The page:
Why empathy is a force for social justice - Garry Parsons

Last week my first
collaboration with author Simon James Green 
Llama Glamarama was published. This is a picture book about a llama called Larry who has a
secret passion for dancing. The cover is a shiny, sparkly gold and Larry holds
a glittering red bowler hat (inspired by Sally Bowles’ hat in the movie Cabaret) and a
rainbow feather boa. It's jolly and it's camp!

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Back in January, the publicity team at Scholastic began
firming up plans for bookshop events and some literary festival appearances in
anticipation of a June publication date for Llama Glamarama that coincided with UK Pride
month. Plans revolved around a theme of celebration, with music and dancing
being the focus, something akin to a child-friendly Pride march with a lively, fun carnival vibe.

Simon and I had glittery hats, rainbow scarves and a disco
playlist with dance moves that we were planning to share with the kids.

However, not unlike the rest of the world, we hadn't
planned for the arrival of a global pandemic, nor had we expected to be the
witnesses of such a terrible event in the USA. 

So, with event plans cancelled and bookshops closed, our launch day, like that of many other new publications became entirely virtual,  in an online world reverberating with everyone's reactions to these traumas, expressed with anger, sympathy and everything
in between.

The idea of bringing a jolly, camp book with a shiny,
sparkly gold cover into a world suffering from unprecedented levels of fear had
me feeling a little nervous. My concern was that it could, at best, seem like just a bit of light relief or, at worst, trivial, banal and uncaring.

Undaunted, we prepared a downloadable party pack of things to
make, eat and colour along with a jolly Spotify playlist for children to host
their own Glamarama carnival party at home. A conscious effort to promote the
book through its fun and colourful nature. This is a picture book after all!

But my concerns were missing the point. Larry’s story in Llama Glamarama is not about trying to find
diversions from the world’s problems or denying they exist by offering rainbows
and glitter as a distraction.
story is an exploration of believing in yourself. His journey to get there
is not easy and is even a little painful to see at times.

Llama Glamarama Simon James Green & Garry Parsons - Scholastic

As author and illustrator, our collaborative aim was to elicit empathy for Larry’s plight, inviting the reader to step into his
shoes, just for a moment (cowboy boots actually, inspired by a pair worn by Dolly

Dolly Parton. Camp icon and children's literacy promoter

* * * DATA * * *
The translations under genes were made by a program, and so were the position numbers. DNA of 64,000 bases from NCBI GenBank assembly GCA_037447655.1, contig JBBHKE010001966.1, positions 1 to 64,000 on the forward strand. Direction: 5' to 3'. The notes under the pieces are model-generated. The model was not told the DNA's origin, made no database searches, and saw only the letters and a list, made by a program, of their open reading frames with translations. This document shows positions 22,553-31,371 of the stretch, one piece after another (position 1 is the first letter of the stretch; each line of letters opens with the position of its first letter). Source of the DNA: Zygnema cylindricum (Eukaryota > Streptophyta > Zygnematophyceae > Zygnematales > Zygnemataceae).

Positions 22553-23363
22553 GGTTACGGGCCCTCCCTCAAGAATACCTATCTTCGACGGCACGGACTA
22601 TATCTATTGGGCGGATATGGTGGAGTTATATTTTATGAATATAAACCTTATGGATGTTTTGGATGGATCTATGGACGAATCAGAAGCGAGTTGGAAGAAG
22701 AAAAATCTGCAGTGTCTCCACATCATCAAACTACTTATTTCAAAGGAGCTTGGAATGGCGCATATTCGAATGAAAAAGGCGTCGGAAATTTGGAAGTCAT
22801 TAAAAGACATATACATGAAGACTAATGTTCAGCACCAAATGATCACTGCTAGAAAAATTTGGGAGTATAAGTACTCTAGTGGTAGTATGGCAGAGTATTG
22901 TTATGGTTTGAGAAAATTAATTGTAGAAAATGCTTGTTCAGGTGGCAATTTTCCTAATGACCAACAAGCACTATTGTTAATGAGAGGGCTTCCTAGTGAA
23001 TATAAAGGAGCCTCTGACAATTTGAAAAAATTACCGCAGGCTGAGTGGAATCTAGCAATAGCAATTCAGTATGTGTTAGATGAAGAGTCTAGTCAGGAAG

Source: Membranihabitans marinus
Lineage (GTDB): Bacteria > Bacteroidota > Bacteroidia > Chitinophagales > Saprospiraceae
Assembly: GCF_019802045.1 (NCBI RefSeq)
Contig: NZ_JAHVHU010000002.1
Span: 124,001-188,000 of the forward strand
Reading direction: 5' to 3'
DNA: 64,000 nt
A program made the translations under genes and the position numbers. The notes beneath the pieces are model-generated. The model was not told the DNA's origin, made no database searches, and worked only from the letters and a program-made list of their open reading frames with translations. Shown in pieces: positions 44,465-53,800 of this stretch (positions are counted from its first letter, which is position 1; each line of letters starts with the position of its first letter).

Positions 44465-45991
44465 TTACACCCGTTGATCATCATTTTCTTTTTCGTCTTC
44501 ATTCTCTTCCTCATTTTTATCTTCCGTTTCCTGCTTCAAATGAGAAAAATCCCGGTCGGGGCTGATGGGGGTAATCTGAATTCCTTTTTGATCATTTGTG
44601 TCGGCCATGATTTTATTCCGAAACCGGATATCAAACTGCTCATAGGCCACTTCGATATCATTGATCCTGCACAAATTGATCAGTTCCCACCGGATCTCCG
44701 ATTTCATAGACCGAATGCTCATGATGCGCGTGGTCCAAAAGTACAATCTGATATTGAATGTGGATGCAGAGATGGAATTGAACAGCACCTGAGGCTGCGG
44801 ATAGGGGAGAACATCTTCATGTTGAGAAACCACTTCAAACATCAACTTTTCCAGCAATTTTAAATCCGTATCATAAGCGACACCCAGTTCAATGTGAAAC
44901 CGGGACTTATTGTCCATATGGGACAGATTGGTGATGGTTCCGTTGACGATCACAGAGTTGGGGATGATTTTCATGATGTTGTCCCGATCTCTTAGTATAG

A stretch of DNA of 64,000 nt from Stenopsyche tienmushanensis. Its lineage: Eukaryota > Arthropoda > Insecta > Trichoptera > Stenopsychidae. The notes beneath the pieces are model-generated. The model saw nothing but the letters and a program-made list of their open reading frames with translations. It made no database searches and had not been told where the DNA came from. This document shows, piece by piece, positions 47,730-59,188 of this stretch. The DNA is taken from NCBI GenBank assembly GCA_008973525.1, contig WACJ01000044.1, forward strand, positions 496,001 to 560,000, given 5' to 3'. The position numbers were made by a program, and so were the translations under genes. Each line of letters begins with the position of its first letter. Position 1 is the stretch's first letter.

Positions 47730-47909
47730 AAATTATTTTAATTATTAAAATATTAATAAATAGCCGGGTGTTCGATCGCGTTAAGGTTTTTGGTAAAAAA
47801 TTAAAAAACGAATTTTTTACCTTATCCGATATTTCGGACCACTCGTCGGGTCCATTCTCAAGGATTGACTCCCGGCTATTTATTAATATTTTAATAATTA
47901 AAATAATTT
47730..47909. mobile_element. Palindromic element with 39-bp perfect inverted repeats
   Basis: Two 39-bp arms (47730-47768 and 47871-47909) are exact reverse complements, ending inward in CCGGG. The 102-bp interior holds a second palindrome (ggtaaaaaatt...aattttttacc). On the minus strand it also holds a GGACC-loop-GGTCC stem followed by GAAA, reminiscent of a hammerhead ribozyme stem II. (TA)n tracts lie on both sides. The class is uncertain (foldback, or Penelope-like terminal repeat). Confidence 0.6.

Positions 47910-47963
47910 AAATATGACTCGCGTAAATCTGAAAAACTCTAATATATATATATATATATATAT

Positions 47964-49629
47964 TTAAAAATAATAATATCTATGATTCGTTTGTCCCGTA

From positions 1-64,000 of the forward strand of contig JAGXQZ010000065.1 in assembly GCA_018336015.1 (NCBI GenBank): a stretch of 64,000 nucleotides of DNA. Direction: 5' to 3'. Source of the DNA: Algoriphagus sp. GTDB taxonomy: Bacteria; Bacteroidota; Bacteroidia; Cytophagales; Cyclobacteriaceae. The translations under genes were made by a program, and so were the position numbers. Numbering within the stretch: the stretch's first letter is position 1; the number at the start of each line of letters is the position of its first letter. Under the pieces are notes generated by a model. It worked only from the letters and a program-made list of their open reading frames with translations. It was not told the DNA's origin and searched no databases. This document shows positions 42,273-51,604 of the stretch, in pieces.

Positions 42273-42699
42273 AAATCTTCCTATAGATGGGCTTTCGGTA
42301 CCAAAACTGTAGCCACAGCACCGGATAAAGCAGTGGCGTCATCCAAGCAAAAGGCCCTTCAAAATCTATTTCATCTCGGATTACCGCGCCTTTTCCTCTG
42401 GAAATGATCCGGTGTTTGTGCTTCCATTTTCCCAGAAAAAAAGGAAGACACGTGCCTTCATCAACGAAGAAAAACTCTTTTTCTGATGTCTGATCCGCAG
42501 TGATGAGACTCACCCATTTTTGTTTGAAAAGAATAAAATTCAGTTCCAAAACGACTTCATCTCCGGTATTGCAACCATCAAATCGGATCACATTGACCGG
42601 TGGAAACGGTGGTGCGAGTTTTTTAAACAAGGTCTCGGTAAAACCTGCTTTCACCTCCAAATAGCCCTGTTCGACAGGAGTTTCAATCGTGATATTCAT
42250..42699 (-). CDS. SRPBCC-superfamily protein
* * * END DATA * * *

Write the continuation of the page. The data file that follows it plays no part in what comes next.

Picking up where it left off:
the last decade neuroscientists have discovered that most of us have empathy
wired into our brains, debunking the notion that we are solely self-interested creatures.

A Cambridge University study led by Maria Nikolajeva, Professor
of Education, found that “reading fiction provides an excellent training for
young people in developing and practising empathy and theory of mind, that is,
understanding of how other people feel and think”.

Roman Krznaric, author of Empathy: Why It Matters, and How Can I Get It 

are homo empathicus  says
writer and cultural thinker 
Roman Krznaric, founder of The Empathy
“There has been an extraordinary shift
… a concept that has been buried in psychology textbooks for nearly a century –
empathy – is coming to be seen as one of the fundamental forces for tackling
global challenges.”

goes on to explain that a crucial method of expanding our empathy is by making
the imaginative leap into other people’s lives through books and films.

course we all knew this already on some level. 
We’ve all been moved by words and images we’ve read and by movies we’ve
watched that have touched us. But in murky times like these, where the
challenges of the world are so apparent, to consider actively developing
empathy through reading seems like the best action to take.

Joseph Coelho

Writer Joseph Coelho put it like this:

"Focusing on the young and developing their empathy skills
strikes me as the best possible action we can take in these troubling times,
equipping the next generation with the tools to help them avoid the storms we
find ourselves in, storms that are very much a result of a lack of empathy, an
inability to communicate and an unwillingness to understand."

So for the youngest readers it starts with picture books.

Looking through my book shelves at home I’ve picked out a
few picture books that I enjoy because they take me on that imaginative leap Roman
Krznaric describes.  

As an illustrator
I’m drawn to the moment in each of these stories where the character hits the
lowest level just before they undergo a realization or an experience that
transforms them or their situation for the better, when we as the reader are invited to pause
and feel what it’s like to be in their shoes.

Perfectly Norman Tom Percival - Bloomsbury

Me and My Fear Francesca Sanna - Flying Eye Books

The New Neighbours Sarah McIntyre - David Fickling Books

The Lion Inside Rachel Bright & Jim Field  - Orchard

Melrose and Croc Emma Chichester Clark - HarperCollins

Piper Emma Chichester Clark - Andersen Press

Developing empathy helps children understand their own and other people's feelings and becomes the foundation for building good relationships. Empathy is a force for
social justice and if there ever was a time when we need it, it’s got to be


For a wealth of information on promoting empathy through
reading as a core life skill visit the Empathy Lab website.

Find out more about Roman Krznaric and the Empathy Library

Garry Parsons is an illustrator of children’s books. 

LLama Glamarama is written by Simon James Green and published by Scholastic

Garry Parsons @icandrawdinos


Further reading.

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